Summary of the lemonade berry and its traditional use.

Kumeyaay name: huutat

Lemonade berry (Rhus integrifolia)

The lemonade berry is a small shrubby tree. The plant is native to the coastal range of southern California and Baja California. This tree can grow up to 25 feet in height and is a common member of the chaparral plant community.


The Kumeyaay use these tangy berries to flavor their tea. The berries are soaked in water to provide flavor and they’re also eaten fresh. The seeds from these berries are ground up and combined with this tangy drink. A wad of lemonade berries can also be placed in the mouth as a means to keep thirst at bay during long hikes under the sun. The bark of this tree is used in a tea after childbirth.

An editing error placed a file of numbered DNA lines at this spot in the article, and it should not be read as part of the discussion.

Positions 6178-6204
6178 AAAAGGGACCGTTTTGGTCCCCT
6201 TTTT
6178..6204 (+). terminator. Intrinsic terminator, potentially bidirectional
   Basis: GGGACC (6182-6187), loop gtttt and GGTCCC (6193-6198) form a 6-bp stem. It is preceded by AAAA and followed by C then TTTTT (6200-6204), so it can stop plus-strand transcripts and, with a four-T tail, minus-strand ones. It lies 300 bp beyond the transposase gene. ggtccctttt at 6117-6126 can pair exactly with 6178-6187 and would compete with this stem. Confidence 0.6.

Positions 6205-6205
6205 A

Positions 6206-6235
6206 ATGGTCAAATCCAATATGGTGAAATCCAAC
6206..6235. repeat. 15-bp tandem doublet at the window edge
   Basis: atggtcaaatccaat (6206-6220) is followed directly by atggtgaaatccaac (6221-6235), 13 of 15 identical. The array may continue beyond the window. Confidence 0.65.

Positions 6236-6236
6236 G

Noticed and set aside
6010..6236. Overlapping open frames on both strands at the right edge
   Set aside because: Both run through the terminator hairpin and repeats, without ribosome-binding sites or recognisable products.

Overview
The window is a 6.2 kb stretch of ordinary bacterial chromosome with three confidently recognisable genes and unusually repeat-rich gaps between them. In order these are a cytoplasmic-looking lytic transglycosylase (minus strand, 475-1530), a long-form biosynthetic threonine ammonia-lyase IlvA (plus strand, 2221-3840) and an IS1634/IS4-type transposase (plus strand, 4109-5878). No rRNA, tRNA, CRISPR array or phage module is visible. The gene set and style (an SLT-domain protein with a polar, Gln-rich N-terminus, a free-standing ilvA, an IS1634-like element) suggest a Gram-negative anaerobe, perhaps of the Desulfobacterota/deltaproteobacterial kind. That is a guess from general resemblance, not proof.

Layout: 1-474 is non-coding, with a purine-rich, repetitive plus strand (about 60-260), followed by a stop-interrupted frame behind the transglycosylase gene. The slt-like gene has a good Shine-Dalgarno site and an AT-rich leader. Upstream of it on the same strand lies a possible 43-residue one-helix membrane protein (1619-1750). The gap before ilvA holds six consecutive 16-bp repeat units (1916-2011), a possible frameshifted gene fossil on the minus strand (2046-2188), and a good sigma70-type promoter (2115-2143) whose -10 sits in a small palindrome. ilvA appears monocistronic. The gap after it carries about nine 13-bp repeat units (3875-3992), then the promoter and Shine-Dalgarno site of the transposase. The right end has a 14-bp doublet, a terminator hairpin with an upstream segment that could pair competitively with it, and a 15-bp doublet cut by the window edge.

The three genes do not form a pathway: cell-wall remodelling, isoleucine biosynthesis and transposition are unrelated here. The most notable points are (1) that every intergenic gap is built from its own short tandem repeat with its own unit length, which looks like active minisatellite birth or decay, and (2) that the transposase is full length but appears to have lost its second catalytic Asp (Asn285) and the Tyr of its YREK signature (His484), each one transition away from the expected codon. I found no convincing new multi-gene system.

The following information about lemonade berry is an excerpt from Delfina Cuero's autobiography.

The name used depended upon the berry color red (huusill) or orange (huutat); the berries were eaten fresh or soaked to flavor water; the seed (keha) was ground and used with fruit for tea.  We also ground the seeds to drink when sick and feverish.  The bark was also made into a tea to use after a baby was born.



A cluster of lemonade berry fruit

photo credit: Oabjf34Q, CC BY-SA 3.0, via Wikimedia Commons